Genetic and nongenetic factors associated with warfarin doserequirements in Egyptian patients

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Background and objective

Warfarin is a commonly used oral anticoagulant with a narrow therapeutic index and various genetic and clinical factors that influence interpatient variability in dose requirements. This study investigated the impact of genetic and nongenetic factors on warfarin dose requirements in Egyptians.


DNA was extracted from 207 patients taking warfarin for more than 2 months and genotyped for VKORC1 (3673 G>A), CYP2C9 *2*3*4*5*8, CYP4F2 (V33M; rs2108622), APOE (rs429358, rs7412), and CALU(rs339097) gene polymorphisms. Linear regression modeling was conducted to identify the genetic and nongenetic factors that independently influence warfarin dose requirements.


VKORC1 3673 AA or GA genotype (P<0.0001), one or two variant alleles of CYP2C9 gene (P=0.0004), APOE ε2 haplotype (P=0.01), and increasing age (P<0.0001) were all associated with lower warfarin dose, whereas smoking (P=0.025) and pulmonary embolism (P=0.0059) showed association with higher warfarin doses. These factors explained 31% of the warfarin dose variability. This is the first independent confirmation of the association of the CALU rs339097 variant with higher warfarin dose requirement, although inclusion of thissinglenucleotide polymorphism in the multiple regressionmodel failed to achieve significance (P=0.066). CYP4F2 (V33M) polymorphism was not significant (P=0.314), despite itshigh frequency in the studied population (42%).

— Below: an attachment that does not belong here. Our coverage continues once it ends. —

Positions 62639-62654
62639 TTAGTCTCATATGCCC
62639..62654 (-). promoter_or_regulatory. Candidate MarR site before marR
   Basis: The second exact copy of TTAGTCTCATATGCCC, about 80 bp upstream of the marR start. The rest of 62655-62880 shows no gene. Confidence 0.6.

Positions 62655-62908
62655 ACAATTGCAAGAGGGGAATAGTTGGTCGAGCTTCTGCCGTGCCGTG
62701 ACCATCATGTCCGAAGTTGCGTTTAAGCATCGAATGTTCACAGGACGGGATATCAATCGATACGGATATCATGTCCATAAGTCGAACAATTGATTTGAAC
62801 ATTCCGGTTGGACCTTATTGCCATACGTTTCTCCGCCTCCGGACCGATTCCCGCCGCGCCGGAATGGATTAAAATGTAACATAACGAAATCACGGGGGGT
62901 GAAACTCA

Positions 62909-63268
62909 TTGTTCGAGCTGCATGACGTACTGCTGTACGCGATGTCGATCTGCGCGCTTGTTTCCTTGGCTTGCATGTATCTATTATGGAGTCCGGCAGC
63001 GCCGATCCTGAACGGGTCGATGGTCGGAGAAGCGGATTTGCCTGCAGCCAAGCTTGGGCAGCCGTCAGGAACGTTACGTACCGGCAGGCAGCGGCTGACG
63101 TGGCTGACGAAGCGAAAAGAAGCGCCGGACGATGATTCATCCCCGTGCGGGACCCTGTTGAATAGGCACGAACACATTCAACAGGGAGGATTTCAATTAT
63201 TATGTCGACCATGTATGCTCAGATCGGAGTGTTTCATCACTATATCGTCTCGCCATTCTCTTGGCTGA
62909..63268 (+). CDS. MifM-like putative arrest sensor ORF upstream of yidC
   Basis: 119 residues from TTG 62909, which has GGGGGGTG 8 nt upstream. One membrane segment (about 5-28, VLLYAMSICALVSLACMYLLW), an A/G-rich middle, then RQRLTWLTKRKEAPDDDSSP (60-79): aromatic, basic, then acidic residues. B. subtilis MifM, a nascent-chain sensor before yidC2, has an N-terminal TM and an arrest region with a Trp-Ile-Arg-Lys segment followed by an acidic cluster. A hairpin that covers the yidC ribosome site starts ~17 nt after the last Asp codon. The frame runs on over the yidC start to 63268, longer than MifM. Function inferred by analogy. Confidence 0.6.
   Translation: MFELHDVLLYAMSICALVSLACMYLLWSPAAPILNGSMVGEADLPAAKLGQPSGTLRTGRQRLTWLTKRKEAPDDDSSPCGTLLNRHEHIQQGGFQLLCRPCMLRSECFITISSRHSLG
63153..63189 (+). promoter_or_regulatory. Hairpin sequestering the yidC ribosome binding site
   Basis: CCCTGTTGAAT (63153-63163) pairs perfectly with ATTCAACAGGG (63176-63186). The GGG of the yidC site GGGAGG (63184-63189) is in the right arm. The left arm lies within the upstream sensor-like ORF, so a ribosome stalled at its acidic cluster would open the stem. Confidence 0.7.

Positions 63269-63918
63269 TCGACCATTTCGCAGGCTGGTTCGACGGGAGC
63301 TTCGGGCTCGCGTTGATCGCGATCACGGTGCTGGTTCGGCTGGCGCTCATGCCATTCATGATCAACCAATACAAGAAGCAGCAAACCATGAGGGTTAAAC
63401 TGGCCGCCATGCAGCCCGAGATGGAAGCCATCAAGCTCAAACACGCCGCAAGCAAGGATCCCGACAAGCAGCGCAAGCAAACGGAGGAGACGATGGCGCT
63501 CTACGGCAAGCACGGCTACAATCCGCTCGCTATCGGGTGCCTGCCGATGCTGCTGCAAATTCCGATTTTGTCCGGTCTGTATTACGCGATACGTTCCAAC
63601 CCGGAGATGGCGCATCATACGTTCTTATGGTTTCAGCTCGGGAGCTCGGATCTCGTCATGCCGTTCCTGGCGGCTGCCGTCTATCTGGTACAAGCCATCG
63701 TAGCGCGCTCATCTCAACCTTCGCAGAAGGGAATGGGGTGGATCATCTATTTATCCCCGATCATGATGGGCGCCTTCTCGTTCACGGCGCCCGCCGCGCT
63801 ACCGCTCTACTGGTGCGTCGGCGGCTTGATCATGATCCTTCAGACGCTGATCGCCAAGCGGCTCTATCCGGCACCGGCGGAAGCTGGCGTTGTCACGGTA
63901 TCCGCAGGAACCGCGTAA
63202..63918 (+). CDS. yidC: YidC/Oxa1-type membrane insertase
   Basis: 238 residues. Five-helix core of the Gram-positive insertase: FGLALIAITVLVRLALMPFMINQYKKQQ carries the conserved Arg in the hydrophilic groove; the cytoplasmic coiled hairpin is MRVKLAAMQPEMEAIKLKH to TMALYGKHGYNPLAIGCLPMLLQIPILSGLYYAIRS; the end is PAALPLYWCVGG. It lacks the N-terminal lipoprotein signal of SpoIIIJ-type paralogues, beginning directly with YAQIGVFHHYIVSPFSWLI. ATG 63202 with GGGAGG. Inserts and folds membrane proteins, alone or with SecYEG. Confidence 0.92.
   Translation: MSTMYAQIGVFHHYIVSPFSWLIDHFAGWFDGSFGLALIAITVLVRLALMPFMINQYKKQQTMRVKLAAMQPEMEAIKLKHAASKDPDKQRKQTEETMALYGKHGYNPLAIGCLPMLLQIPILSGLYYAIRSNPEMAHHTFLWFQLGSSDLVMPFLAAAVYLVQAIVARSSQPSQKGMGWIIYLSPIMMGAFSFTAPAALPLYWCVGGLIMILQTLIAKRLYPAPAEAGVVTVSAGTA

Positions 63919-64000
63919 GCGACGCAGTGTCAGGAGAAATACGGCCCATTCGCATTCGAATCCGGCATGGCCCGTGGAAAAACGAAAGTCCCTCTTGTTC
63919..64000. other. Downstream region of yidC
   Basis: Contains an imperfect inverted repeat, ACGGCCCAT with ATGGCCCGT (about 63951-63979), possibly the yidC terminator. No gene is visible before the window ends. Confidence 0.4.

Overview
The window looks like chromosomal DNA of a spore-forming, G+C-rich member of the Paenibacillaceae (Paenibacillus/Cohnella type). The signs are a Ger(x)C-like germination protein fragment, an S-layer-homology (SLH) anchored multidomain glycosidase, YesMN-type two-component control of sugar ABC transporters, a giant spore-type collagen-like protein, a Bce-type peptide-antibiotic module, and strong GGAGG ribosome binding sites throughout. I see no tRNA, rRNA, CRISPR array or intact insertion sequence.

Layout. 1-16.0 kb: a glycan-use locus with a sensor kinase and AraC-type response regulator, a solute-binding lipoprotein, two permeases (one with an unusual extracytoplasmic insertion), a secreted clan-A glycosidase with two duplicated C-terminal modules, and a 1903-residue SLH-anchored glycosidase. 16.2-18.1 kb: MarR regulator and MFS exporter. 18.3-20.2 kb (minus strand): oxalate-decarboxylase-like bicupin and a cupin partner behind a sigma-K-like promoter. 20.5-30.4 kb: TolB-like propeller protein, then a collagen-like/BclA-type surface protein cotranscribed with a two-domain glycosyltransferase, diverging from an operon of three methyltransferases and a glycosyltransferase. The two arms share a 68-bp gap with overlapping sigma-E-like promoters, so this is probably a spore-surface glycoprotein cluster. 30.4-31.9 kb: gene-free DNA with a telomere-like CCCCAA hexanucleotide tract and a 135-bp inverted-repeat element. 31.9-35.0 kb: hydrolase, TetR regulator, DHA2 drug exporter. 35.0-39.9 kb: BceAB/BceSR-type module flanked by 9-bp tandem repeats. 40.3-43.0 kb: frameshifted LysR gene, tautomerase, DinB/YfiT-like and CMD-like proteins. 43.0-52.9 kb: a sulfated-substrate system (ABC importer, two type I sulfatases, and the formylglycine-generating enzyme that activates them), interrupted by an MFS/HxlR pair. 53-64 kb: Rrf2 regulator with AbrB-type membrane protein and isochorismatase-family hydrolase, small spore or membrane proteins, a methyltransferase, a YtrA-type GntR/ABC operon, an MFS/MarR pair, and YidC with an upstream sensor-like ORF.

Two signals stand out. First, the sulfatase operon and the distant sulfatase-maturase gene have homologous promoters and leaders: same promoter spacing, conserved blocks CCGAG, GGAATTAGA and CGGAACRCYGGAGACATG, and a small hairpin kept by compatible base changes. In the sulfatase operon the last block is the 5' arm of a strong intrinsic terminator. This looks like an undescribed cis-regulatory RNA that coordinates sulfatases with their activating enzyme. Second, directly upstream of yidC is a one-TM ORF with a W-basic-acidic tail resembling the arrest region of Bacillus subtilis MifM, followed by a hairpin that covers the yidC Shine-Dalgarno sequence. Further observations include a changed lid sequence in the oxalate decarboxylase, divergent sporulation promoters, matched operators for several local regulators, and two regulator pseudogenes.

The study shows that VKORC1, CYP2C9 polymorphisms, APOE ε2 variant, and several clinical/demographic variables are important determinants of warfarin dose requirements in Egyptian patients. The percentage of variability explained by these factors is lowerthan in those of European ancestry, but similar tothevariability explained in Asians and African ancestry.

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